Our Team

  • Vicki Been

    Vicki Been

    Vicki Been is the Edward Weinfeld Professor of Law at NYU School of Law, an Affiliated Professor of Public Policy of the NYU's Robert F. Wagner Graduate School of Public Service, and Faculty Director at NYU Furman Center. She returned to NYU in January 2022, after serving for two years as Deputy Mayor for Housing and Economic Development for the City of New York. She has done extensive research on New York City’s land use patterns, inclusionary zoning, historic preservation, the interplay of community benefit agreements with land use practices, and on a variety of affordable housing and land use policies, including gentrification, mortgage foreclosure, racial and economic integration, and the effects of supportive housing developments on their neighbors. She is the co-author of a leading land use casebook, Land Use Controls. Vicki is a 1983 graduate of New York University School of Law, where she was a Root-Tilden Scholar. She clerked for Judge Edward Weinfeld of the Southern District of New York and for Justice Harry Blackmun of the Supreme Court of the United States.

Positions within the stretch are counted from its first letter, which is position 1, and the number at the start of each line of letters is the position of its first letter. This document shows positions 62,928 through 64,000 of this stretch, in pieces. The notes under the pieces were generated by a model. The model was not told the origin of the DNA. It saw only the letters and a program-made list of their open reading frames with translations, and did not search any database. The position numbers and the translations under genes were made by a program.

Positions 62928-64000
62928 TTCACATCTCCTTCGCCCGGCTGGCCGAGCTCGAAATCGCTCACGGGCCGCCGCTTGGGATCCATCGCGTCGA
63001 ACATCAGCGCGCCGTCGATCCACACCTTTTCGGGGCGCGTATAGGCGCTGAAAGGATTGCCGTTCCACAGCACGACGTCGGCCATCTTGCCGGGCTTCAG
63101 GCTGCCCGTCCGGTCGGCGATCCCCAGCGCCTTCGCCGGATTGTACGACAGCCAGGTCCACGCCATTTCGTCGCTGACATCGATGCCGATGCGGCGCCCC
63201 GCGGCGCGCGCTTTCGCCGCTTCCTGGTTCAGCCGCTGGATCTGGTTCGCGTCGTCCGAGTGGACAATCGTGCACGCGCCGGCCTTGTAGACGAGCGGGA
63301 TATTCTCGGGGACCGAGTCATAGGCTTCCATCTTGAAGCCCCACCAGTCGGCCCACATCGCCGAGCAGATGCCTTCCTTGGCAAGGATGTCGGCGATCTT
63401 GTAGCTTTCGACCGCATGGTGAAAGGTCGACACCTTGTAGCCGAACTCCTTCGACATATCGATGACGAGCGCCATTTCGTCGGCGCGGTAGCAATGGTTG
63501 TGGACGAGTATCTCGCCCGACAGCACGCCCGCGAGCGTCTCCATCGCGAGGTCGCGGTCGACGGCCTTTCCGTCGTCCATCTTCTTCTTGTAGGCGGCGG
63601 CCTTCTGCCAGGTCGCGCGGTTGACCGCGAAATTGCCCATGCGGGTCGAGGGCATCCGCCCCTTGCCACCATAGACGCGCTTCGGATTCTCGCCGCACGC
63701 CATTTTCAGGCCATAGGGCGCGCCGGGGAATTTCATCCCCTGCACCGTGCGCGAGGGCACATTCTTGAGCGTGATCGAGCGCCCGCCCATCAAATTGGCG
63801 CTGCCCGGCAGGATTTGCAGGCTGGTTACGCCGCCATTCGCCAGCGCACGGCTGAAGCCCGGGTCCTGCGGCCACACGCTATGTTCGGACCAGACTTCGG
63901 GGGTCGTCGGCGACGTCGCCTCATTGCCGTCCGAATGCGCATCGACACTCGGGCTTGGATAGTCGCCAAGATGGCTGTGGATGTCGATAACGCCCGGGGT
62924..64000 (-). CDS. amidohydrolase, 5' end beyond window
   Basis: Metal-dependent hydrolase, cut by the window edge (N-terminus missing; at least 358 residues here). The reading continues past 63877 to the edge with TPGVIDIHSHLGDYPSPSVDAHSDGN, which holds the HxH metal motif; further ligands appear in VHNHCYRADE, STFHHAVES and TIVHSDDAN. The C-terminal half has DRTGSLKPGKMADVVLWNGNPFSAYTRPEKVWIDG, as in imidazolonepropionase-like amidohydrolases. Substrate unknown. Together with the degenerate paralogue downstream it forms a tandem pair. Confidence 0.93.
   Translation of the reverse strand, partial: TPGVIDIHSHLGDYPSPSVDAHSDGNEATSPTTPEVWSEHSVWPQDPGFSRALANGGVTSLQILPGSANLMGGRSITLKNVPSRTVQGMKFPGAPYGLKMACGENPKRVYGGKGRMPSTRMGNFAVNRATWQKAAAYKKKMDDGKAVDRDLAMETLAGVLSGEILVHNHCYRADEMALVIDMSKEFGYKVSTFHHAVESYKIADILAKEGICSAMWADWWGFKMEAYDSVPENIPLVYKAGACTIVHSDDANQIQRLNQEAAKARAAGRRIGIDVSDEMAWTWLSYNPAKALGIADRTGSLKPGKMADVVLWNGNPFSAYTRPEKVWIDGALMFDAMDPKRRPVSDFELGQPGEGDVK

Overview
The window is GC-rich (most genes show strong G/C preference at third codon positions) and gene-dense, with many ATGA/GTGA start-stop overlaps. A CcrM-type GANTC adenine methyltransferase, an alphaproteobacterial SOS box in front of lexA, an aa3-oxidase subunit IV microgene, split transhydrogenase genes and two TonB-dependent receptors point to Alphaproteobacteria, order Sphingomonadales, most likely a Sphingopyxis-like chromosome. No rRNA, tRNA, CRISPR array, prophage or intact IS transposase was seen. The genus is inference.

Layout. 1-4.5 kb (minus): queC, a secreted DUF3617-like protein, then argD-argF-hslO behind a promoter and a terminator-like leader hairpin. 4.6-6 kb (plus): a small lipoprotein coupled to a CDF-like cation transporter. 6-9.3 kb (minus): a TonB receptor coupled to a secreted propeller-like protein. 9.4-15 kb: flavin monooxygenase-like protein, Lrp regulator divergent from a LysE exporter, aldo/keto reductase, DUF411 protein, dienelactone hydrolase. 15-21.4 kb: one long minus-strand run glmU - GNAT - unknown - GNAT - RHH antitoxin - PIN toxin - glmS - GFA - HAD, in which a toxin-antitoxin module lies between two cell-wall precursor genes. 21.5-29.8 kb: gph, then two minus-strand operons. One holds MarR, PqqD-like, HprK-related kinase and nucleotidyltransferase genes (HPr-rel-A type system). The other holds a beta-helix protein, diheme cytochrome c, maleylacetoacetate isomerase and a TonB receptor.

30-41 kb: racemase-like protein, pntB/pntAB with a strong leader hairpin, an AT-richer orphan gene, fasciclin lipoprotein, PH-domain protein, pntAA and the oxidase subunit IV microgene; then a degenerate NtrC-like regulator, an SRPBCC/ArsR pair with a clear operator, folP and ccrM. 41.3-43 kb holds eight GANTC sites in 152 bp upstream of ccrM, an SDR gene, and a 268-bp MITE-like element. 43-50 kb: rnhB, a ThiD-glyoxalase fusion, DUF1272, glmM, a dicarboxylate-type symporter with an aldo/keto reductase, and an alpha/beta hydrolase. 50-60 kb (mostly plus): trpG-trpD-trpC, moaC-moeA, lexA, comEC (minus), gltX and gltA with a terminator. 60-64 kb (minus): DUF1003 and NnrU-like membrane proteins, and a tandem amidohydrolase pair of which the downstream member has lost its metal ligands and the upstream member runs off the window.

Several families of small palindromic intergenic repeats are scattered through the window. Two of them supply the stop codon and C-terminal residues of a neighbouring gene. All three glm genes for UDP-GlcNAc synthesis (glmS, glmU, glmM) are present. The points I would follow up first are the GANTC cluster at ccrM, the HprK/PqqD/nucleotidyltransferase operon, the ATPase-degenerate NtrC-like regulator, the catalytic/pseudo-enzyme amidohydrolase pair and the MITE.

• Ingrid Gould Ellen

    Ingrid Gould Ellen

    Ingrid Gould Ellen is the Paulette Goddard Professor of Urban Policy and Planning at NYU’s Robert F. Wagner Graduate School of Public Service and Faculty Director of the NYU Furman Center. Her research centers on neighborhoods, housing, and residential segregation. Ingrid is the co-editor of The Dream Revisited: Contemporary Debates About Housing, Segregation, and Opportunity (Columbia University Press, 2018). She is also the author of Sharing America’s Neighborhoods: The Prospects for Stable Racial Integration (Harvard University Press, 2000) and editor of How to House the Homeless (Russell Sage Foundation, 2010). She attended Harvard University, where she received a Bachelor’s degree in Applied Mathematics, an M.P.P., and a Ph.D. in Public Policy.